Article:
Eww harlay eyuwee heewah oohah sharlay marc toh cheeteeh woodenuh.
Aran doi dig coh hoh partenuh ooh lee ah ooh harlorh.
Eww harlay eyuwee heewah oohah harlay mwahnee kahah montenah.
Ooh de keewah! Ooh de keewah!
Oohnah li ansai angrass de la ooh hoo lee ah ooh harlorh.


Amharc, mn ag obair l ‘s mall san och’,
Ceolann siad ar laetha geal, a bh,
Bealach fada annon ‘s anall a choch’.


Eww harlay eyuwee heewah oohah harlay wooneenchi doidig dohtenuh, dohtenuh, dohtenuh
Ooh de keewah!
Woohnah wui an jaeshah woodenuh ooh lee ah ooh harlorh.
Eww harlay eyuwee heewah oohah sharlay marc toh cheeteeh woodenuh.
Ooh de keewah! Ooh de keewah!
Aran doi dig coh hoh partenuh ooh lee ah ooh harlorh.
Ooh, eww harlay eyuwee heewah oohah
Ooh, li ah, kahah montenah.

Lyrics submitted by musiclvr86

Ebudae Lyrics as written by Nicky Ryan Eithne Ni Bhraonain

Lyrics © Sony/ATV Music Publishing LLC

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Ebudae song meanings
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  • +2
    Song MeaningContinuing what Emily Solo wrote, here is what Roma Ryan herself has to say of the song:

    This piece is an interesting piece for me. There are two aspects to this song. The idea for Enya and Nicky was one of rhythm, one loosely based on the rhythm of looms, while weaving. So the essence of the song for Nicky and Enya was rhythm as opposed to meaning, and although they gave me the sounds they wanted and I put my own meaning to them. So, the lyrics however, do have meaning for us.
    I was very much inspired by the story of a poet who learnt Persian. He learnt the language from a Sea Captain who had sojourned in his city for a while. The Captain, in time, had to leave. But the poet continued writing in this new language he had just mastered only to discover, to his horror, that he was not writing in Persian at all. In fact he was not writing in any known language. He was writing in a language that only he understood, for the captain had, in time, forgotten all their conversations. I loved the idea that he was the only one in the world who could understand what was written, and that is why the lyrics for this song have never appeared, other than the chorus which is in Irish, and which can be understood.
    Wild Childon June 26, 2012   Link
  • +1
    General CommentEbudæ
    Irish Gaelic
    Amharc, mná ag obair lá 's mall san oích',
    Ceolann siad ar laetha geal, a bhí,
    Bealach fada anonn 's anall a chóich'.

    Look, women working by day and late at night,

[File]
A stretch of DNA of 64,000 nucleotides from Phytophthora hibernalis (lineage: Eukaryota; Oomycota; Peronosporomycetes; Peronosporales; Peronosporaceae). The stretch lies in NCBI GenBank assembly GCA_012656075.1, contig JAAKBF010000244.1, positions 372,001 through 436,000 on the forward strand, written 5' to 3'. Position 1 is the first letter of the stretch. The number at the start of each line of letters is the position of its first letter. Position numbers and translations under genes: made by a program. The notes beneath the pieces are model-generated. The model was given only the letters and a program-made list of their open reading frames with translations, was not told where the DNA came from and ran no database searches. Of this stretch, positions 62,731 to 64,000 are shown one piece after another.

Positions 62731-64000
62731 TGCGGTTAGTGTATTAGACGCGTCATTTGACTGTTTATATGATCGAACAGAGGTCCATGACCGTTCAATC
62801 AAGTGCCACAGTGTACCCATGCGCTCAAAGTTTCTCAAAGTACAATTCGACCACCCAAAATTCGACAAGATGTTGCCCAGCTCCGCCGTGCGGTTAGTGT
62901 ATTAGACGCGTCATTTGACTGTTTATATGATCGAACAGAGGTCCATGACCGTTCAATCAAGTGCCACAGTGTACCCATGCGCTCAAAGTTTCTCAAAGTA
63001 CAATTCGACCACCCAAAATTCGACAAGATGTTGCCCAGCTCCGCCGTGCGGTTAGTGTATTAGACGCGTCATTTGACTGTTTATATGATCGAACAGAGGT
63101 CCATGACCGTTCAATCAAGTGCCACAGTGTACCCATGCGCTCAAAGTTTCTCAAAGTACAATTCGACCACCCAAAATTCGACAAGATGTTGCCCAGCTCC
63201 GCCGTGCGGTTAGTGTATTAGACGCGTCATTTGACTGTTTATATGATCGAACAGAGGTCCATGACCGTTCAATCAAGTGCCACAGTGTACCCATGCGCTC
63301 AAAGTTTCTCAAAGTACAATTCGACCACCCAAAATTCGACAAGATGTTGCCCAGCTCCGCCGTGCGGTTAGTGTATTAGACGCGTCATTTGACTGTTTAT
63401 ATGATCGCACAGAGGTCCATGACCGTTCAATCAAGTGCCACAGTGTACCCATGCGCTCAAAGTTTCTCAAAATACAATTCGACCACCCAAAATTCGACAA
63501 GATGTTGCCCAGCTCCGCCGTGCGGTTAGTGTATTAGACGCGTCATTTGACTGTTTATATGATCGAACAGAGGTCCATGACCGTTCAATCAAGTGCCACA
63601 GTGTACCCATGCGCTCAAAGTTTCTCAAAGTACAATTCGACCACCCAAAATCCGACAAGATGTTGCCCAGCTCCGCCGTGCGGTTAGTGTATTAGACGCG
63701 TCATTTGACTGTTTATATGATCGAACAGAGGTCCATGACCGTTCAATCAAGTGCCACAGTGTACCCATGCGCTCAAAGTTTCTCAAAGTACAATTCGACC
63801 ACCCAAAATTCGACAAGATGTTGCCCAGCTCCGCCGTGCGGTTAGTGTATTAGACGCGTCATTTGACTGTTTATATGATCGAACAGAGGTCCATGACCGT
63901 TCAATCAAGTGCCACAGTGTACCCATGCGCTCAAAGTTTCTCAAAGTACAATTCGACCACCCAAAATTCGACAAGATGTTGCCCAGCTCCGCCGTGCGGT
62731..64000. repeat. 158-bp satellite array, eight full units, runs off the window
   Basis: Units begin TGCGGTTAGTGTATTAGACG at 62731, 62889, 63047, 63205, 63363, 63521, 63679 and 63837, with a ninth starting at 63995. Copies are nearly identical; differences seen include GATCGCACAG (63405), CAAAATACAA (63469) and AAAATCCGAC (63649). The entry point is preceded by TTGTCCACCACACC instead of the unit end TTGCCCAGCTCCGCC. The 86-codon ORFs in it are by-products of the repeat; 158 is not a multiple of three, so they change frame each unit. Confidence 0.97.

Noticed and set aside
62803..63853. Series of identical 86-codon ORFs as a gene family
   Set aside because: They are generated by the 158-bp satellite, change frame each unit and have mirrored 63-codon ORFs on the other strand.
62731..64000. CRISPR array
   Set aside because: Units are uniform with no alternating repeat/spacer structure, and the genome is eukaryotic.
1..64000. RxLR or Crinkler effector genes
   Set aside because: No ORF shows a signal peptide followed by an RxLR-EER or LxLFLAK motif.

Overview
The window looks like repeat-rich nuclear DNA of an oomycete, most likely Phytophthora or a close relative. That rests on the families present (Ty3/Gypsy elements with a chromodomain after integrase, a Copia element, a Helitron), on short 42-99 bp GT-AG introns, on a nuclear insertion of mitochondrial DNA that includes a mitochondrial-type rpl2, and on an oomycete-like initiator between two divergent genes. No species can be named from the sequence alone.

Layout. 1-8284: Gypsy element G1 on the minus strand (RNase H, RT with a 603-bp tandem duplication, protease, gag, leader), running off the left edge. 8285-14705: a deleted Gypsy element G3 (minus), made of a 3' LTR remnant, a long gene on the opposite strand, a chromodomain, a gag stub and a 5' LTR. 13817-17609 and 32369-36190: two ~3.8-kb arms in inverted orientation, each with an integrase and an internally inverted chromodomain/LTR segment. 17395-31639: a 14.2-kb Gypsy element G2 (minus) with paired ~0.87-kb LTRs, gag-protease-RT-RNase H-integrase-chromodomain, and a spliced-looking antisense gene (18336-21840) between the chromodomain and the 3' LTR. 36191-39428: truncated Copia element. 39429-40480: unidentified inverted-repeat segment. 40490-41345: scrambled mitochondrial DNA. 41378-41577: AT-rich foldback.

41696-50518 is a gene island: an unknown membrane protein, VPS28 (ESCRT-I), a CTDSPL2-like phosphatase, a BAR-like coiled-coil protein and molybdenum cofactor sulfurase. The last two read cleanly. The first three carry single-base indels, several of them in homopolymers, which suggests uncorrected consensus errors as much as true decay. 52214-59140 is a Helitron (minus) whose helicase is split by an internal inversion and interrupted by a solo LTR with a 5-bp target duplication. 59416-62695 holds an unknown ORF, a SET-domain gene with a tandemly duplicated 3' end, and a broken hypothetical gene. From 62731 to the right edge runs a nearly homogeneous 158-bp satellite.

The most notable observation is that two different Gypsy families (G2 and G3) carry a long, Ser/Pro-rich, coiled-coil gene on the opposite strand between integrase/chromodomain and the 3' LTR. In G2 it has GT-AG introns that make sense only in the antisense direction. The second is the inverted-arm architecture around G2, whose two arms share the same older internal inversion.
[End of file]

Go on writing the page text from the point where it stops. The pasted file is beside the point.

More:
They sing of bright days that were,
    A long way back and forth forever.

    1. The Hebrides, or Western Isles, of Scotland were known as the Hebudæ or the Ebudæ in ancient times. The name is of Latin origin, appearing on ancient maps of Roman Britain.

    2. This song is loosely based on the traditional "waulking songs" sung by women and used when fulling cloth. Waulking songs are unique to the Outer Hebrides.

    This information is all from pathname.com/enya/…
    EmilySoloon September 01, 2009   Link
  • 0
    General CommentEven without knowing what the lyrics mean, this song is mystically awe-inspiring. It gives me impressions of being transcended to an ethereal dimension.
    Frznfyeron May 26, 2008   Link
  • 0
    General Commentever suspect it might be in reverse?
    i did. so i reversed the song, and at different intervals in time i hear these phrases:

    "oh, what did he do?"
    "do you believe me, love?"
    "i would finally lock the door, wouldn't i?"
    "you love me."
    "you with me?"
    "should -or- she would cry."
    "she'd do something you wouldn't do."
    "and even with me, she would cry."

    [this is after the first "Ahh..."]
    "come out in the sun, it's time for love" (can't understand the second line.) "feel the soft sound like a hound"

    some parts are repeated, like "oh, what did he do?"
    but really, i don't really understand the meaning.
    it's just really interesting how this is.
    dianashelbyon October 30, 2008   Link
  • 0
    General CommentThis song is not backwards. It is in Irish, or what you would know as Gaelic.
    darkwaver4v3ron June 24, 2009   Link
  • 0
    My InterpretationEnya herself said in an interview or something (I can't recall where) that Ebudae was created from the styles of whistle-while-you-work type songs, like women sing while working around the house and tending to daily business.

    The idea of women singing while they work is nearly universal... in Ireland, Scotland, America, China, Germany, Poland, etc... It's easy to imagine that in my head when I listen to this song... a mother with her hair in a bun and a plain-looking dress humming a tune to herself as she scrubs a garment against a washboard as her children play nearby.
    DoeADeeron February 20, 2011   Link

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